Explains what trauma is and how it affects your mental health, including how you can help yourself, what treatments are available and how to overcome barriers to getting the right support. Also includes tips for people who want to support someone who has gone through trauma.
How could trauma affect me?
Trauma affects everyone differently. This page covers:
- how our bodies respond to danger
- common mental health effects of trauma
- trauma and physical health problems
- how else might trauma affect me?
You might recognise some of the experiences listed on this page. You might also have other experiences or reactions that aren't mentioned here.
When we feel stressed or threatened, our bodies release hormones called cortisol and adrenaline. This is the body's automatic way of preparing to respond to danger, and we have no control over it.
This can have a range of effects, which are sometimes called:
- Freeze – feeling paralysed or unable to move.
- Flop – doing what you're told without being able to protest.
- Fight – fighting, struggling or protesting.
- Flight – hiding or moving away.
- Fawn – trying to please someone who harms you.
Studies have shown that stress signals can continue long after the trauma is over. This might affect your mind and body, including how you think, feel and behave.
Four years on it's still problematic, viewing the world as a threat, constant hypervigilance, sleep problems etc which then lead onto deeper personal issues.
These are some common effects of trauma that you might recognise:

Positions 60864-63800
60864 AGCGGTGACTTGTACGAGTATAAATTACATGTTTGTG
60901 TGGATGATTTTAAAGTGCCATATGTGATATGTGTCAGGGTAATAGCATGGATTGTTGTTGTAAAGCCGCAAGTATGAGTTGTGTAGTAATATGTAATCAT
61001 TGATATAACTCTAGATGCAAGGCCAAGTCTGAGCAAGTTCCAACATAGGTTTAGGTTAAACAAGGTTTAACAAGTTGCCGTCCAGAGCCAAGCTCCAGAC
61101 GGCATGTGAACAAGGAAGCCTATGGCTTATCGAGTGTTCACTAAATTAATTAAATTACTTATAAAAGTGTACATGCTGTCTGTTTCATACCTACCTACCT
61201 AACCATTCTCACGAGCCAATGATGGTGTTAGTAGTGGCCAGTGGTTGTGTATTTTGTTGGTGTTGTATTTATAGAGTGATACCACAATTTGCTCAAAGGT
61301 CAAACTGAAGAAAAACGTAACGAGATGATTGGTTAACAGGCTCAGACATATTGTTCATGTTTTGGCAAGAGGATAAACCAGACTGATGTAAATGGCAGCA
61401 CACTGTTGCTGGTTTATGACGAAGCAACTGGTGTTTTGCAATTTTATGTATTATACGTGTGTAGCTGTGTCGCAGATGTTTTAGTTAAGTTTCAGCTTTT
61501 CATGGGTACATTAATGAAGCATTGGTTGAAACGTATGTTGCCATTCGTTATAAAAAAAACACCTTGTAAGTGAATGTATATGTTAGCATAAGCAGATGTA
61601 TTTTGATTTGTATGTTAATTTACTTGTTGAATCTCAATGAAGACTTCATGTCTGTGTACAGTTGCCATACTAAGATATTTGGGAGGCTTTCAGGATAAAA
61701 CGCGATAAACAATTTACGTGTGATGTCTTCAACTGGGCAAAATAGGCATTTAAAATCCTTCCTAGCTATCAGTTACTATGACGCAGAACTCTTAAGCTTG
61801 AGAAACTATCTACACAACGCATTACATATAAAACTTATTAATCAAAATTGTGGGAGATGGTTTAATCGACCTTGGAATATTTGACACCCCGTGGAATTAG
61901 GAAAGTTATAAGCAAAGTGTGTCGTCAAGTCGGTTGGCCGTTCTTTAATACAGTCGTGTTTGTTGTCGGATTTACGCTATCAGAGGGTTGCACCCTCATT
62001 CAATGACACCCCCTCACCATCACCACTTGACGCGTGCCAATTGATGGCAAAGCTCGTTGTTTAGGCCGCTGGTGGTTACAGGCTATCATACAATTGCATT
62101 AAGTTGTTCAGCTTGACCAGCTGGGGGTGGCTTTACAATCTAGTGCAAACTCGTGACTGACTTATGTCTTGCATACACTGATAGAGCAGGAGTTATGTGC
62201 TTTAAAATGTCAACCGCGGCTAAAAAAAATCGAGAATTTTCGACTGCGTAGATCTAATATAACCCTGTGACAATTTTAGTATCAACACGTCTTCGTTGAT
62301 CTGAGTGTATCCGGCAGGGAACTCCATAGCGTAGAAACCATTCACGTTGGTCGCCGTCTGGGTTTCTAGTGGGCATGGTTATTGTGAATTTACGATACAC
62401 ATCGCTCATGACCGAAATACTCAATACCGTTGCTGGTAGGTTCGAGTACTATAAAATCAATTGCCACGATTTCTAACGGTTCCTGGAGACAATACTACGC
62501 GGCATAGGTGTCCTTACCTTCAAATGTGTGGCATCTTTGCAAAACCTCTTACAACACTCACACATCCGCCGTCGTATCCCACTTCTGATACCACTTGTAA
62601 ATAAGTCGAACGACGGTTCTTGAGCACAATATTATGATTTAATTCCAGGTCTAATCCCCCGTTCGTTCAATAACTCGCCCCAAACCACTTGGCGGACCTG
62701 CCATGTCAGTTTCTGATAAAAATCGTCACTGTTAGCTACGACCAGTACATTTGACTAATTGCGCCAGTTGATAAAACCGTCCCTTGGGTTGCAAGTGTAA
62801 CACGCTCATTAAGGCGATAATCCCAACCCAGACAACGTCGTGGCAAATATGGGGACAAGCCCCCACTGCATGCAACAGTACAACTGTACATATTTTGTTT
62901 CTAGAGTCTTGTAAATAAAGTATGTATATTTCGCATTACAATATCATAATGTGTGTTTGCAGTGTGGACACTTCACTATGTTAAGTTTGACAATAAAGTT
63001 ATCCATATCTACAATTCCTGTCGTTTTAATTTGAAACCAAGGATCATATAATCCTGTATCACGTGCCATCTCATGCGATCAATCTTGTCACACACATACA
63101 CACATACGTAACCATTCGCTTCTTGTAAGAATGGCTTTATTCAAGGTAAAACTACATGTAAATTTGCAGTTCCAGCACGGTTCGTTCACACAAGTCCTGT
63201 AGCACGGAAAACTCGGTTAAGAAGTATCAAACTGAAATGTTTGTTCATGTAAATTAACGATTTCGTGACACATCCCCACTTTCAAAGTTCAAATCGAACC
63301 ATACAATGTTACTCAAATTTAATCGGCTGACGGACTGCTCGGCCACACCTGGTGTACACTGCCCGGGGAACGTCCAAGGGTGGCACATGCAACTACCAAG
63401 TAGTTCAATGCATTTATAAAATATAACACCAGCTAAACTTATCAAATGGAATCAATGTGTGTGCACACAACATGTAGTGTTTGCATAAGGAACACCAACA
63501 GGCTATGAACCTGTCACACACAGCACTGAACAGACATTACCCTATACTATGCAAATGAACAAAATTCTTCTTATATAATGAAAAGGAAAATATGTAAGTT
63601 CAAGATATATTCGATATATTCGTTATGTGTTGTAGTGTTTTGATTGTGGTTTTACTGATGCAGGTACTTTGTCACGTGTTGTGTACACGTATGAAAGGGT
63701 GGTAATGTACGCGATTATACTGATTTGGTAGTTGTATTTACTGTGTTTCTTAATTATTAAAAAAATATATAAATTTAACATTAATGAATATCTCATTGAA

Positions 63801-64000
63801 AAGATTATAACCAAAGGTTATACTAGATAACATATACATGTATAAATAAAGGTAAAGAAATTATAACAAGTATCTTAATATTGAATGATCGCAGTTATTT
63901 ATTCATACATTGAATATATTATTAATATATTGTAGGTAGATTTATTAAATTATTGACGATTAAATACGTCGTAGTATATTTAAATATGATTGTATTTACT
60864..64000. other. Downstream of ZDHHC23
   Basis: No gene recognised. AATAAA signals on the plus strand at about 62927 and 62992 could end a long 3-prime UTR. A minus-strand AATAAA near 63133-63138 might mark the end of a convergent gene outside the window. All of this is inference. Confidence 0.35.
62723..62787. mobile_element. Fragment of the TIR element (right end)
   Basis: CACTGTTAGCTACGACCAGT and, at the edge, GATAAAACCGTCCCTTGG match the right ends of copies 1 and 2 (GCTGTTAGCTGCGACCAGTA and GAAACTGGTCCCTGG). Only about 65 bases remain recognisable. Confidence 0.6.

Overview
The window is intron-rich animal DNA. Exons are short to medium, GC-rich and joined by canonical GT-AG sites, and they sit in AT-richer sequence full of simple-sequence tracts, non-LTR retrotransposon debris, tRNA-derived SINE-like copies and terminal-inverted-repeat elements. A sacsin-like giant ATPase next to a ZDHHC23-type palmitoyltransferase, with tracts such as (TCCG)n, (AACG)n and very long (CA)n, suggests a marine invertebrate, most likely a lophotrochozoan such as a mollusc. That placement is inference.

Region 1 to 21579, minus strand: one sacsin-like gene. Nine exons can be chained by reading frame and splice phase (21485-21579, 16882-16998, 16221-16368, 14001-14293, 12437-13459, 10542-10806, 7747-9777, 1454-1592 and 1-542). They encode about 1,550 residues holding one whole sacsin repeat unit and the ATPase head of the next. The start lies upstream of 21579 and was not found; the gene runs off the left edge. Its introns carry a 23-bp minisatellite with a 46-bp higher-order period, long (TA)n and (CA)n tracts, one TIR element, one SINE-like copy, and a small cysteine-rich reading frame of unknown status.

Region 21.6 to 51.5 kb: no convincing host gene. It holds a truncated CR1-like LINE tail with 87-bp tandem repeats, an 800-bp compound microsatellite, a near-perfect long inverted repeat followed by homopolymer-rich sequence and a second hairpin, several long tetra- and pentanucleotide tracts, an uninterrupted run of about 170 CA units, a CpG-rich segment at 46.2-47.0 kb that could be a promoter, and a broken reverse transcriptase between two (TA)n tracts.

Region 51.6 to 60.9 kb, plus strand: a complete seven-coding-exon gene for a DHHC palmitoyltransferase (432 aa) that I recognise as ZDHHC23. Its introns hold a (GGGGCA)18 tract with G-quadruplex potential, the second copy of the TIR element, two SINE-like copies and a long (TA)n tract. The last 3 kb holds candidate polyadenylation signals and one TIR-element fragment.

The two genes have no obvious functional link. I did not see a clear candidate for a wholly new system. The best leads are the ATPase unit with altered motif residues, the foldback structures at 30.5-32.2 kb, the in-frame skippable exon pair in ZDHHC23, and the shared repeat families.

- Flashbacks – reliving aspects of a traumatic event or feeling as if it is happening now, which can happen whether or not you remember specific details of it. To find out more, see our information on flashbacks.
- Panic attacks – a type of fear response. They're an exaggeration of your body's response to danger, stress or excitement. To find out more, see our information on panic attacks.
- Dissociation – one way your mind copes with overwhelming stress. You might feel numb, spaced out, detached from your body or as though the world around you is unreal. To find out more, see our information on dissociation and dissociative disorders.
I feel my emotions more intensely [...] because I think I have what I like to call emotional flashbacks. I feel emotions in the present that I couldn't or didn't want to or know how to feel in the past when I am triggered.
- Hyperarousal – feeling very anxious, on edge and unable to relax. You might be constantly looking out for threats or danger. To find out more, see our information on anxiety.
- Sleep problems – you might find it hard to fall or stay asleep, feel unsafe at night, or feel anxious or afraid of having nightmares. To find out more, see our information on sleep problems.
- Low self-esteem – trauma can affect the way you value and perceive yourself. To find out more, see our information on self-esteem.
I learned a lot of new vocabulary on my journey... things like triggers and flashbacks seemed such powerful words that I couldn't begin to imagine how they could be applied to me... but I now know how subtle these things are too.